Well, the short answer to that question is no. That’s not how Chapter 13 works. In Chapter 13, you have to satisfy two tests in order to confirm your proposed repayment plan. The first test is you have to pay creditors at least as much as they would get in a Chapter 7 case if you were liquidated. The second test is you’ve got to pay over all of your net disposable income over the life of your plan in order to discharge your debt. So, the focus is not really on how much debt you owe, the focus is on what your income is, what your legitimate deductible expenses are, and how much creditors would get if you were to have your property liquidated in a Chapter 7 case. In fact, sometimes, under the right circumstances, a Chapter 13 plan can provide no payment to unsecured creditors and still be approved by the bankruptcy court, and then at the end of the plan term, you can still get a discharge of all of your dischargeable, unsecured debts.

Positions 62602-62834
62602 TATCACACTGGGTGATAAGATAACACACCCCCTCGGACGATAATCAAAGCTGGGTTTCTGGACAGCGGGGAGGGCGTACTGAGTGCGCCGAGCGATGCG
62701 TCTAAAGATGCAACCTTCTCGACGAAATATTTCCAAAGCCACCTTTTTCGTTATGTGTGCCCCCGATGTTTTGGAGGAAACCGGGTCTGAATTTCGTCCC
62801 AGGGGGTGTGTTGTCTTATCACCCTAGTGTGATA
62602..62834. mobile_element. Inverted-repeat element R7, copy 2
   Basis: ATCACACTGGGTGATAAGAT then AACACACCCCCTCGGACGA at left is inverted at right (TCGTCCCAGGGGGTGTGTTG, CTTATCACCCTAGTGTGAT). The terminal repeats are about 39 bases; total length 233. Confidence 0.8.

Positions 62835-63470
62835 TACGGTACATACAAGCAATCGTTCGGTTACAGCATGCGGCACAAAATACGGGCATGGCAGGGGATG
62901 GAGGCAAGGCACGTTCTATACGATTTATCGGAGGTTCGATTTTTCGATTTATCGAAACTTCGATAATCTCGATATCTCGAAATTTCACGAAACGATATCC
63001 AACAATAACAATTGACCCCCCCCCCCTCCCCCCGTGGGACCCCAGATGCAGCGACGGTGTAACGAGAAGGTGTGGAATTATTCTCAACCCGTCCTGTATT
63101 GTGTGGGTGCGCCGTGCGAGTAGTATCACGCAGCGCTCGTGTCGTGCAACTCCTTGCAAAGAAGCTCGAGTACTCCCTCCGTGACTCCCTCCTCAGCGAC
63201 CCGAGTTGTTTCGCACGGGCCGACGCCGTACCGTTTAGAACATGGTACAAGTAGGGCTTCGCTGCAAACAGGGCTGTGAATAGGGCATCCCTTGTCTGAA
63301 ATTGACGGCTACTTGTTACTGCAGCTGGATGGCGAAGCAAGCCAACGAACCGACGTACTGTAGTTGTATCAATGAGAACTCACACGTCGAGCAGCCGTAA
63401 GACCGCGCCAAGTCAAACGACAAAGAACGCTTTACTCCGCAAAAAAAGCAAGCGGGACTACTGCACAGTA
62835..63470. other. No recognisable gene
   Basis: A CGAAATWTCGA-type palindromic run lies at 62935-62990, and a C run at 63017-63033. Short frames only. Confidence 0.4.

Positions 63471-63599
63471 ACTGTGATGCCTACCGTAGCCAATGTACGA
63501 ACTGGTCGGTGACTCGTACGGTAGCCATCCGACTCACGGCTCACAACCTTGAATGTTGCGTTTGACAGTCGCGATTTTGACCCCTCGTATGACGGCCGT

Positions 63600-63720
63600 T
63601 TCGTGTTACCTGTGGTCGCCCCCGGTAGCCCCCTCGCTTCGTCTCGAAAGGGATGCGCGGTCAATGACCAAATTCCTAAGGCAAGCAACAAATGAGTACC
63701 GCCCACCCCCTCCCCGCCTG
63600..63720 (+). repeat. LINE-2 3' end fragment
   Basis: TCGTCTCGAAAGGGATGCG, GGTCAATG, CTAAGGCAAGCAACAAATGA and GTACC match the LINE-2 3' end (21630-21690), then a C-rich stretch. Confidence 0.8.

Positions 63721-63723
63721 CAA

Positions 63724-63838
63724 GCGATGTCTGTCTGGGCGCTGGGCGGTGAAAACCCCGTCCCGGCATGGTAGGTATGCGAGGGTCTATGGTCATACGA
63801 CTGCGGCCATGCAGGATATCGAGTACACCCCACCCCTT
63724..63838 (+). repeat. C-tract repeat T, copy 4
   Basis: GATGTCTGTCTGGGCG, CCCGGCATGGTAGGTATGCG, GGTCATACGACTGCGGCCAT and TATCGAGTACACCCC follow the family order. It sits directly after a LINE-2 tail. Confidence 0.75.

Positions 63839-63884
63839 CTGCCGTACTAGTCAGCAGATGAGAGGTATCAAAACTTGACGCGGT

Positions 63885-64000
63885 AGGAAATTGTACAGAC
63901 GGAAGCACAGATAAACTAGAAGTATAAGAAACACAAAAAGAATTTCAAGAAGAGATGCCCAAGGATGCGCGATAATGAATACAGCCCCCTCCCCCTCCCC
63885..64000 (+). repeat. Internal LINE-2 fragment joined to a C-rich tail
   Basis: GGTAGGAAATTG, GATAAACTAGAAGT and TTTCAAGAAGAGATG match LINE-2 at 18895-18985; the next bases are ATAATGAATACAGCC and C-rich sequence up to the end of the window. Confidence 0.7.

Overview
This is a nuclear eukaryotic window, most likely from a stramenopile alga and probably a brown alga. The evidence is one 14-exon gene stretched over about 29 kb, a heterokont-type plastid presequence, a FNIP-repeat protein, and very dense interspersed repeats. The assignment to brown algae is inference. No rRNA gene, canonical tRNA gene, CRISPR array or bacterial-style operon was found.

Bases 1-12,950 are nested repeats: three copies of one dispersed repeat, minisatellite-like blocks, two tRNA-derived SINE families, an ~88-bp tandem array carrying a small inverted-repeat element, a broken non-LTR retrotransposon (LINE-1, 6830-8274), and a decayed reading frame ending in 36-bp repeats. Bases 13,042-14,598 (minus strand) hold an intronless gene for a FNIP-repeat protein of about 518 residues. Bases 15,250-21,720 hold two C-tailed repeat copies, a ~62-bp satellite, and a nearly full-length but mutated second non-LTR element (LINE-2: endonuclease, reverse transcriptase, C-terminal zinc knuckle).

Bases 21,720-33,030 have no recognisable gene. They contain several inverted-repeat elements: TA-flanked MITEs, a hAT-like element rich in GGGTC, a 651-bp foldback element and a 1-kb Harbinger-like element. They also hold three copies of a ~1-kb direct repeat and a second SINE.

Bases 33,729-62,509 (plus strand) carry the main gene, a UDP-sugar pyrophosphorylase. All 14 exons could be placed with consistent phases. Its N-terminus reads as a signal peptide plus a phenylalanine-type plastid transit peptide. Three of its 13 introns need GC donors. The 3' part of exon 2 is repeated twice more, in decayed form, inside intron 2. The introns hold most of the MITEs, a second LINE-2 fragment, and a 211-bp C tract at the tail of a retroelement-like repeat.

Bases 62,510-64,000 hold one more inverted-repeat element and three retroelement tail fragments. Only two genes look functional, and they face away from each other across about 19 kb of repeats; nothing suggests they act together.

I need to file a Chapter 13 case. Does that mean that I have to pay all of my unsecured creditors in full?
Ronald J. Drescher has been practicing since 1986 in the areas of business transactions, commercial litigation, loan documentation, bankruptcy, creditors’ rights, and out-of-court workouts. His experience also includes corporate reorganizations, insolvency, business and tax planning.
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